It was, said John Swinney, “desirable but not essential”. When the then finance secretary binned Glasgow’s Airport Rail Link eight years ago he felt he had saved the public purse a fortune.

GARL, as the ill-fated scheme was called, was, in SNP eyes, one of the old vanity transport projects they had inherited from their LibLab predecessors. It was Glasgow’s Edinburgh Trams.

For Labour Mr Swinney’s decision was a ‘dagger at the heart of Glasgow’. It gave them ammo to accuse the SNP of letting Scotland’s biggest city.

It also, a cynic might add, saved them from the potential risk of being blamed for an expensive white elephant. Bad headlines continued: the aborted GARL had cost a wasted fortune in planning and land purchases.

Scroll forward to 2014 and new money appeared, a new City Deal. Plans for a rail link were resurrected, but with a cheaper tram to run on the rails to Paisley with a connection on to tram lines at the airport.

Last year the councillors responsible for spending City Deal money backed that scheme, called GAAP. Transport Scotland commissioned an independent report. It was delivered in August but not widely shared. Its findings, according to copy obtained by The Herald, were damning.

Insiders stress it would be almost impossible for the government - or councils - to sign off any spending another penny on a project that would interfere with core rail services so much it would do more harm than good.

So where does that leave a link to the airport? Dead? Not quite.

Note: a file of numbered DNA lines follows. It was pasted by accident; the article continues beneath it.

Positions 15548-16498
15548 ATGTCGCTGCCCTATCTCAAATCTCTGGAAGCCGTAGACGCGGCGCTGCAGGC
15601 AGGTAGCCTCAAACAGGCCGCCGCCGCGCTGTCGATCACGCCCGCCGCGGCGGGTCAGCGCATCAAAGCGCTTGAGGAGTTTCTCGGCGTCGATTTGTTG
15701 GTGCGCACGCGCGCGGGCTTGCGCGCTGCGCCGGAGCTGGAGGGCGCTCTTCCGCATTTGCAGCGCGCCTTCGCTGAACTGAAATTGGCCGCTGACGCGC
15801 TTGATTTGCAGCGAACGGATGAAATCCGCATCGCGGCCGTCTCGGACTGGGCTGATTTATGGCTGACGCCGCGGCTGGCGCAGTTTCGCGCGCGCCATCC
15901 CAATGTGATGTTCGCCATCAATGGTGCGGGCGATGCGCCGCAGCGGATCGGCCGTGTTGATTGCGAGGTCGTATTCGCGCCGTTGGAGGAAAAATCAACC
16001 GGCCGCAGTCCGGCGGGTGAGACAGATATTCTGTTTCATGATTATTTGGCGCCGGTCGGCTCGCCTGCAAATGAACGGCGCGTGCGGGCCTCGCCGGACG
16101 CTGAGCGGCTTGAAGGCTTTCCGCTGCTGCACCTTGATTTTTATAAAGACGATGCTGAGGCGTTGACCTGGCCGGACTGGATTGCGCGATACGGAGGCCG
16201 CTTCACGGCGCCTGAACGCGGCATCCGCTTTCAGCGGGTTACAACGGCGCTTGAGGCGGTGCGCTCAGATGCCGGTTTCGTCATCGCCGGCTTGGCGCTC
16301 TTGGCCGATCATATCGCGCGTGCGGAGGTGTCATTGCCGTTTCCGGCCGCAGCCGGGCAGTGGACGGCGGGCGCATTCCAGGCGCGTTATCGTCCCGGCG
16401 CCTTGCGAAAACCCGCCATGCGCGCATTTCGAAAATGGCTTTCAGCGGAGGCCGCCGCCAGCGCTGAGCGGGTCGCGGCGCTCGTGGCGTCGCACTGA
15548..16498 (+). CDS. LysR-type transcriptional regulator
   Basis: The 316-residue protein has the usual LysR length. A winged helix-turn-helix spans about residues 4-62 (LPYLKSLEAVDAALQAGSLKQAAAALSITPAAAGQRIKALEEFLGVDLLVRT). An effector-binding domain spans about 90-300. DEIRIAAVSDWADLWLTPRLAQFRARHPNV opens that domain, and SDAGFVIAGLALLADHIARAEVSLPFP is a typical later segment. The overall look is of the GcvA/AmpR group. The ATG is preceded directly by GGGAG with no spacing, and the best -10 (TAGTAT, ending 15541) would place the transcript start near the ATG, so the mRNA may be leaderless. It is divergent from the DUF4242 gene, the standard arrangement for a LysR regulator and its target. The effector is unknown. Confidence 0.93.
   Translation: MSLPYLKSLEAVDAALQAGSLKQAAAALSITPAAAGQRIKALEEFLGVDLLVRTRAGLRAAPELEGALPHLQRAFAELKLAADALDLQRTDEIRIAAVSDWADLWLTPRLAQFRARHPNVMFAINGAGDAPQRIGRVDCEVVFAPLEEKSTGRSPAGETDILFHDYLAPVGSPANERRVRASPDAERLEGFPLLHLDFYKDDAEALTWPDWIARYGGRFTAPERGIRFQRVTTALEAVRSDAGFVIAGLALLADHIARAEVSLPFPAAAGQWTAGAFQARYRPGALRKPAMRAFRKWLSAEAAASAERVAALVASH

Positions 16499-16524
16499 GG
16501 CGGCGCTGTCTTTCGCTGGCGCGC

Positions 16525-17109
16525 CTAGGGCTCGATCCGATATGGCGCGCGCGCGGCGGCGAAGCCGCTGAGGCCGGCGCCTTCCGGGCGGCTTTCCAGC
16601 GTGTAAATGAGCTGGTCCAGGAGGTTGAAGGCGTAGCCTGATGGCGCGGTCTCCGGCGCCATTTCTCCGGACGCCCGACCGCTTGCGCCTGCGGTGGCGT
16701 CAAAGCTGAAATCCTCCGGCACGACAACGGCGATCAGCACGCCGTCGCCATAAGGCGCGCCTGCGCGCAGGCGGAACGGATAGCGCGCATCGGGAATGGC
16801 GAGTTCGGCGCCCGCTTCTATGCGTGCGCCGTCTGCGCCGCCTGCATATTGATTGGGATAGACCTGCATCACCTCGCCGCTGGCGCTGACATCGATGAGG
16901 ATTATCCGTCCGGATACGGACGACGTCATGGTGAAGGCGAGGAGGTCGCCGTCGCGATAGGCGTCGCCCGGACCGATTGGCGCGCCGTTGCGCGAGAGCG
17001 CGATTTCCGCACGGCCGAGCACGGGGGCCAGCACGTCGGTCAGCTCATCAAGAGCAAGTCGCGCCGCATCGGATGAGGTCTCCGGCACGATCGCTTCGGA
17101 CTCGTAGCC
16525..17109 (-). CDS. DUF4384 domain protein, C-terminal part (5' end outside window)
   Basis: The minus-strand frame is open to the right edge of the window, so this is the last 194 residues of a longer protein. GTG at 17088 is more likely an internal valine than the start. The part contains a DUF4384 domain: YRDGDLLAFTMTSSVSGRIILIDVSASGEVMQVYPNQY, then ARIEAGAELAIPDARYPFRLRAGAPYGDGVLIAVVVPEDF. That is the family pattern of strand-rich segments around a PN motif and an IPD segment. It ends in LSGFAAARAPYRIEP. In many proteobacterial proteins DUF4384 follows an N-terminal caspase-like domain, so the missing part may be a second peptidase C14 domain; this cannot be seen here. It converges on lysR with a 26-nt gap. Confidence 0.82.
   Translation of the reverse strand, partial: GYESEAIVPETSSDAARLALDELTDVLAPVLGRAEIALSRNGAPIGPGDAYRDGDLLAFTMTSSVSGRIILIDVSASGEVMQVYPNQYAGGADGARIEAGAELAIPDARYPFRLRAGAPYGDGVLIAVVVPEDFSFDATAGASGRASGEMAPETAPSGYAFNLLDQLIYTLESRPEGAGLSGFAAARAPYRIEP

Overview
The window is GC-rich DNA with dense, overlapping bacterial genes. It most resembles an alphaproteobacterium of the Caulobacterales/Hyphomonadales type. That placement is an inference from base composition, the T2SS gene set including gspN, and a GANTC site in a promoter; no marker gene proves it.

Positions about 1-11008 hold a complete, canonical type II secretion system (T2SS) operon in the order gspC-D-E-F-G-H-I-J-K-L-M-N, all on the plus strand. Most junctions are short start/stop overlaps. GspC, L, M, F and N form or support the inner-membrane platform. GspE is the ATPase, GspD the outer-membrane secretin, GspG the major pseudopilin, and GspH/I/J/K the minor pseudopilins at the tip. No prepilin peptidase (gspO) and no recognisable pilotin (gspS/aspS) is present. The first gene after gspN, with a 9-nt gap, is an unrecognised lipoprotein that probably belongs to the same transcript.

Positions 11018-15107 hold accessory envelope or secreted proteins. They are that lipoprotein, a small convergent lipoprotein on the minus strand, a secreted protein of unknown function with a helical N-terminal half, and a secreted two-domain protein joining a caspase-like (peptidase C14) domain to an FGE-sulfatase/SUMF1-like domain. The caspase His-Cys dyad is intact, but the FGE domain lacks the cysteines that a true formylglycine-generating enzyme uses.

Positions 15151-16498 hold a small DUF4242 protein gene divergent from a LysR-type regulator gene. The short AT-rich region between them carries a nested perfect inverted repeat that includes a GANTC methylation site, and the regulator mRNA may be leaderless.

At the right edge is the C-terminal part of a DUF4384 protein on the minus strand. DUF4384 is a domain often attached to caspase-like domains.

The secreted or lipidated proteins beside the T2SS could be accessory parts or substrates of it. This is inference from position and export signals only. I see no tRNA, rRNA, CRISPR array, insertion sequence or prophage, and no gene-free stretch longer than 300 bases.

Despite all the previous politics, there is now a consensus emerging for some kind of service. Indeed, this used to be an area politicians agreed on. When The Herald first reported on calls for a rail link - back in the 1990s - all parties wanted something. But as part of a wider scheme to boost station and line capacity in Glasgow. The city’s two big stations - and lines north and south of the Clyde - are not linked.

Plans for a crossrail or a giant underground station, widely discussed until 15 years or so ago, are long gone. That means any heavy rail link has an obvious problem: poor connectivity to the rest of Scotland’s transport network.

As consultants stress, the current bus service from the airport may still be quicker to Queen Street and beyond than the proposed train tram.

GARL used to be one of a vast number of transport ‘priorities’ from transport quangos and and council officials in Glasgow.

There was another “priority”: some kind of fixed link from the city centre to what used to be called the Southern General hospital.

Now the Queen Elizabeth Hospital, it has serious transport and parking problems. And, transport insiders stress, is on the way to the airport.

The West has a billion to spend under the City Deal. Will we see council and government chiefs dust off an old priority? After all, a tram to the hospital, Braehead, Renfrew and the Airport may well be “essential” as well as “desirable”.